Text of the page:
Denham Springs Mayor Gerard Landry said flooding is pervasive in the city.

"We've got water in places we've never had it," Landry said around 8:30 a.m. Friday. "There are houses in The Willows threatening to take on water, which has never been an issue."

Bus in flood
Flooded areas include the low spots on River Road (particularly around First Baptist Church), Range Avenue at Centerville, Jason Drive and the South Woodcrest area, Landry said.

Several roads are closed due to high water, and officials are urging residents to stay off the roads as much as possible.

Sandbags are available at the fire stations.

St. Helena Chief of Detectives Joe Chaney, speaking by phone from a Humvee on Friday morning, said parish officials are actively rescuing people from flooded homes across the parish. Numerous roads are closed throughout St. Helena, particularly around Greensburg.

Chaney said he did not yet know if a shelter had been set up for St. Helena residents. At least one of those rescued from an inundated home Friday had to be taken to a hospital for unspecified injuries.

Emily Payne, a nurse at the St. Helena Parish Hospital, said the hospital's emergency room is on diversion, meaning all emergency services are being sent to other medical facilities, because of extensive flooding in the Greensburg area.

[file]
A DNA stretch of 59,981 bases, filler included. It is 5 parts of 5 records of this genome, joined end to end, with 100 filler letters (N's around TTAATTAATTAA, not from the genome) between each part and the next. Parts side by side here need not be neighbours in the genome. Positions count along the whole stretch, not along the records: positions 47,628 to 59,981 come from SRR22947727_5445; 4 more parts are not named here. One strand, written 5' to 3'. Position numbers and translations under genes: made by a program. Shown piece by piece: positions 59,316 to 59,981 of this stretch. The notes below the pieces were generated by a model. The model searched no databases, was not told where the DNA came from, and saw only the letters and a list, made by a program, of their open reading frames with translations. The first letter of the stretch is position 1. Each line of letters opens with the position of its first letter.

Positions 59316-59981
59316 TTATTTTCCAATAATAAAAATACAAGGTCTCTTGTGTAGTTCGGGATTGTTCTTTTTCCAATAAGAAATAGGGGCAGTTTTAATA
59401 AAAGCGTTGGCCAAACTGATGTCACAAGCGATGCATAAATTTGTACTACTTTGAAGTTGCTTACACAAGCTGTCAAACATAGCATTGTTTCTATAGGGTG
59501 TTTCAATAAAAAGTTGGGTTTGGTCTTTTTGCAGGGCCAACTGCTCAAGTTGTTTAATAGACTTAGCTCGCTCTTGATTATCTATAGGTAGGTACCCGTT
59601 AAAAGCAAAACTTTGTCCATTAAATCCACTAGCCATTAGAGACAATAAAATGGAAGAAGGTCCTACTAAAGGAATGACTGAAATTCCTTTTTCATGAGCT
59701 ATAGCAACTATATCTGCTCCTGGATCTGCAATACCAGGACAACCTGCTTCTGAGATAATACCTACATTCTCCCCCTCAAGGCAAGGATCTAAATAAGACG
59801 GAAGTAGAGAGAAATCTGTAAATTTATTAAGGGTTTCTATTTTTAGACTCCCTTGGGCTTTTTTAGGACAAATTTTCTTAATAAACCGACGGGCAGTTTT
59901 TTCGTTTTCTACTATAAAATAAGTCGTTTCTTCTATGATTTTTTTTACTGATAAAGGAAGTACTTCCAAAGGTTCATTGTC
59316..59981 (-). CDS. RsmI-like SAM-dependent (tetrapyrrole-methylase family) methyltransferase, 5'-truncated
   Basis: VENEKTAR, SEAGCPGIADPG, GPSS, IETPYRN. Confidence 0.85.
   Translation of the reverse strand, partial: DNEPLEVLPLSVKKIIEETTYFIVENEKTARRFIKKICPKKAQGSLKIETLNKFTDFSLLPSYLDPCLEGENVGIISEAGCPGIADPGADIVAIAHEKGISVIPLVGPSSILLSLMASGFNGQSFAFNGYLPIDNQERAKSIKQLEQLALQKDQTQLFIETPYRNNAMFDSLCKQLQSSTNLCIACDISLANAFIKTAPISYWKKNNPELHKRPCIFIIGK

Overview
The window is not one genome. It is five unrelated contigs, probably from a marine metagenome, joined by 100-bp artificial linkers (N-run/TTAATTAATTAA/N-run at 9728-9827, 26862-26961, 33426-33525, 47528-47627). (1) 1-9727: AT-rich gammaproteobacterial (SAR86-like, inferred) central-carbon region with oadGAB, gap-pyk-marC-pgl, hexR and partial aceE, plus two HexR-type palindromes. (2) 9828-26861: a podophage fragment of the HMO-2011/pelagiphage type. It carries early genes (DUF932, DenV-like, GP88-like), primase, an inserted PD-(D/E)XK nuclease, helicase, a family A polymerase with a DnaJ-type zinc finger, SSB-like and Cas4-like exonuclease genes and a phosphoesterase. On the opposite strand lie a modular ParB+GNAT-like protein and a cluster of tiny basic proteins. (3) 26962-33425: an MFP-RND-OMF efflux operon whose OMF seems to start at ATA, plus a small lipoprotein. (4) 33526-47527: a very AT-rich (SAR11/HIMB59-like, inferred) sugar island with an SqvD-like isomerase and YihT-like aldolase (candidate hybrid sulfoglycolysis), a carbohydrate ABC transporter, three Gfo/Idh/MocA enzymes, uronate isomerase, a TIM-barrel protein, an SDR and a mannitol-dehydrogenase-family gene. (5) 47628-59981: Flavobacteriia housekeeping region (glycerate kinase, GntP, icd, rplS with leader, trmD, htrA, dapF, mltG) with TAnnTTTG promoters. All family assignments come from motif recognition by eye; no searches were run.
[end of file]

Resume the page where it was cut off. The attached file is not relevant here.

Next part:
The bridge on La. 10, which crosses the Joseph Branch of the Tickfaw River, has taken on water and is closed, Payne said.

Numerous highways in and around Greensburg are closed, including La. 10 east of town, La. 37 near La. 449, La. 43 north of La. 10 and La. 441 north of La. 10, the Louisiana Department of Transportation and Development said.

The hospital took on water in its kitchen area, though Payne said the damage was minor.

About 50 people were shoveling sand into bags and onto their truck beds just before noon outside the Denham Springs Fire Department, which is providing the sand for free.

People are being asked to bring their own bags because supplies are running out.

Parts of Denham Springs are flooded and several streets are shut off.

"If the river floods, my house is gone," said Mike McCaa, referring to the Amite River, set to swell to record levels this weekend.

Trey Durant, who spent at least two hours helping people fill sandbags and said he used to work for the fire department, said flooding is exacerbated when people drive quickly through water, pushing liquid further toward people's houses.

As flash flooding occurs, some local roads are being covered with water, and it's important not to drive through flooded streets. Just six inches of fast moving flood water can knock a person over and a foot of flood water can carry away a small car. In addition, flooded roads can hide problems like a washed away roadway or debris.

As rivers continue to rise, at least one area has beat a record. Tickfaw River at Liverpool hit 13.33 feet Friday morning beating the previous river level record of 13.30 feet set in 1983, according to the National Weather Service. The river in that section is expected to continue to rise to 13.5 feet later this afternoon before it starts to recede again.